10. I used to do a lot of runs, triathlons, and swim year round. I stopped doing that 7 years ago. In the meantime, I’ve gained 25 lbs. and not working out as much. While I’m not fat, I’m trying to lose the weight I put on. Last year I had 8 triathlon races and a couple of runs. I’ve been losing more weight and have noticed this year’s race times are much slower. I have a lot more muscle since last year and train more. What do you think the reason is?

  11. I don’t know if anyone still monitors this string but I just found the website and wanted to add my .02.

    Regarding the caveat, “this (chart) would not take into account speed increases due to training.” I just wanted to say that between losing about 25 pounds and an additional 24 months of running experience I have dropped my marathon PR by 54 minutes and 9 seconds from my very first marathon (Tucson, December 2005) to my most recent marathon (Las Vegas, December 2007). I began running at 39 years of age and I still have weight that can be lost. Soldier on fellow overweight newbies!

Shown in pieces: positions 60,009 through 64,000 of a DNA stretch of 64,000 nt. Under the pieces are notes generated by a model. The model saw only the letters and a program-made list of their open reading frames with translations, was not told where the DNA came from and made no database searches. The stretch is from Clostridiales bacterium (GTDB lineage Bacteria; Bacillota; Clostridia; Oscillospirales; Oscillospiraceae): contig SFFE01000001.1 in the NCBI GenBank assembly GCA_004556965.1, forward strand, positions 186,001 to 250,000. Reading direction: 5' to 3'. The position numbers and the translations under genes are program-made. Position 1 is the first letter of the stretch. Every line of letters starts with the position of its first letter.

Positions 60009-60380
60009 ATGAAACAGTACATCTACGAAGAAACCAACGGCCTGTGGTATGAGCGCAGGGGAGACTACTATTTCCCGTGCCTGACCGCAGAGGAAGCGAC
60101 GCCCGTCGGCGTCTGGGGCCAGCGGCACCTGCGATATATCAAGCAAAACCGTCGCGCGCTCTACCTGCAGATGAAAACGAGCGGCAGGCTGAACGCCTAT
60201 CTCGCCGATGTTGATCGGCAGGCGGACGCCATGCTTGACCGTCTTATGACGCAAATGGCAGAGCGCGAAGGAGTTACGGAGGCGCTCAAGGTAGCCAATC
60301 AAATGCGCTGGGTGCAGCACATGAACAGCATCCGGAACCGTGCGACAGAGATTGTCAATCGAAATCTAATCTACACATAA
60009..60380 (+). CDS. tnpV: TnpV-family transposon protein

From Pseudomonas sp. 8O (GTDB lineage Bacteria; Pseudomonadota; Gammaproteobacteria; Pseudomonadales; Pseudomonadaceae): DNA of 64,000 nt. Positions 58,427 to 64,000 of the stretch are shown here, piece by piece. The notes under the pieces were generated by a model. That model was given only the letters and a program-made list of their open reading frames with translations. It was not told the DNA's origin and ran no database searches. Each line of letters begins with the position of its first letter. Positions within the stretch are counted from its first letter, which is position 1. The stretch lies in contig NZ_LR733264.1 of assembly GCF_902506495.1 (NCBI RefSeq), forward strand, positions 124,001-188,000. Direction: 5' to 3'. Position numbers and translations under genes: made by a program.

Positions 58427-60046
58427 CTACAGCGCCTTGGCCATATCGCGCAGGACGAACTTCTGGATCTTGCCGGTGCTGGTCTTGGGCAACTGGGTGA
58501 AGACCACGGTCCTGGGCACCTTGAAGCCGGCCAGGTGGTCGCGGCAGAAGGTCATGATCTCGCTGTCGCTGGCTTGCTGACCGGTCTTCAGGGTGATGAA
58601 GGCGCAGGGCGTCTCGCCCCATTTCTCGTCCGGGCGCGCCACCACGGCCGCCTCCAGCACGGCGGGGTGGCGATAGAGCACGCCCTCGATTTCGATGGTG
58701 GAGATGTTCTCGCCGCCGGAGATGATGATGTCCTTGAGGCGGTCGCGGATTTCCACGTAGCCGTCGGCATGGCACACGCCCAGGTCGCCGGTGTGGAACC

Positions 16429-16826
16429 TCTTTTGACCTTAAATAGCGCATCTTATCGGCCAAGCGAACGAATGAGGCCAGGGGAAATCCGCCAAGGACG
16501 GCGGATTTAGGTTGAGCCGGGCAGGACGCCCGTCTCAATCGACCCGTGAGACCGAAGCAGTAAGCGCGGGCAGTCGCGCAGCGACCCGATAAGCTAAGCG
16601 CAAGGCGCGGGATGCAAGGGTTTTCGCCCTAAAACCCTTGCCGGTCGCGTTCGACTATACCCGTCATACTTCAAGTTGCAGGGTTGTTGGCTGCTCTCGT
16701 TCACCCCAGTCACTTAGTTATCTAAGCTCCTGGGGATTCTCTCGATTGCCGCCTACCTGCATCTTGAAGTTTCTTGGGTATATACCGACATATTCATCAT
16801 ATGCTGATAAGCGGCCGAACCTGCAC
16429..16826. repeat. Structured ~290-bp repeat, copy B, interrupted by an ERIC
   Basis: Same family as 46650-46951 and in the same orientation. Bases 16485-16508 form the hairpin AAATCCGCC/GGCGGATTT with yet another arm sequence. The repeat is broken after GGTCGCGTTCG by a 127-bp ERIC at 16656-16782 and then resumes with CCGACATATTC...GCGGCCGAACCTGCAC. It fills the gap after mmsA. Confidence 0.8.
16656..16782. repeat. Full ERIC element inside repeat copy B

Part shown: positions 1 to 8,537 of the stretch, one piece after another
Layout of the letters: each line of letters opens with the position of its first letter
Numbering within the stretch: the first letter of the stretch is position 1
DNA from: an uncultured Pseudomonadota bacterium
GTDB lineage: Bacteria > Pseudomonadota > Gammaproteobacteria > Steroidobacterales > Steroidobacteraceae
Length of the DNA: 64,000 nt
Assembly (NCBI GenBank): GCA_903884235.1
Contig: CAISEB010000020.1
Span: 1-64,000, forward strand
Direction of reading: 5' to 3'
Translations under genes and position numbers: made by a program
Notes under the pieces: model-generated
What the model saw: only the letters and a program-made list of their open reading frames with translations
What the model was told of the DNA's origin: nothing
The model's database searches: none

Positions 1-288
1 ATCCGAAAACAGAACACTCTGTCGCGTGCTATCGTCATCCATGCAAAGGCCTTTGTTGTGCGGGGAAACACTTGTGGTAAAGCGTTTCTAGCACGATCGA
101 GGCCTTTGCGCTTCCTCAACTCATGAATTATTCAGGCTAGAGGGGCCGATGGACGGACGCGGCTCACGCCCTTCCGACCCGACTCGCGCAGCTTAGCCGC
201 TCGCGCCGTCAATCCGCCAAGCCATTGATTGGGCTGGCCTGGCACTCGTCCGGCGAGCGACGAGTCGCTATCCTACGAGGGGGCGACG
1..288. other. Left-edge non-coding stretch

12. After losing a staggering 70 lbs. and running my 1st 5K ever at the age of 50 just 2.5 years ago, I couldn’t even imagine what my time would have been if I had tried to run at my top weight! I am “running” 1/2 marathons now but the scale is creeping up (+20 lbs) and my time is not much better than if I were walking fast. I was quite disappointed during my last race. I never got quite down to my goal weight in the first place — I needed to lose 20 more lbs for a total of 90 lbs — but with with this gain over the last year I’m now 40 lbs overweight. I’m hoping with some new motivation I can get to my goal and pull off some PRs during 2008.

  13. So to carry this a little further. Would it be more beneficial to stop doing upper body weights , thus not adding further weight , and take the time spent on more cardio training for weight loss?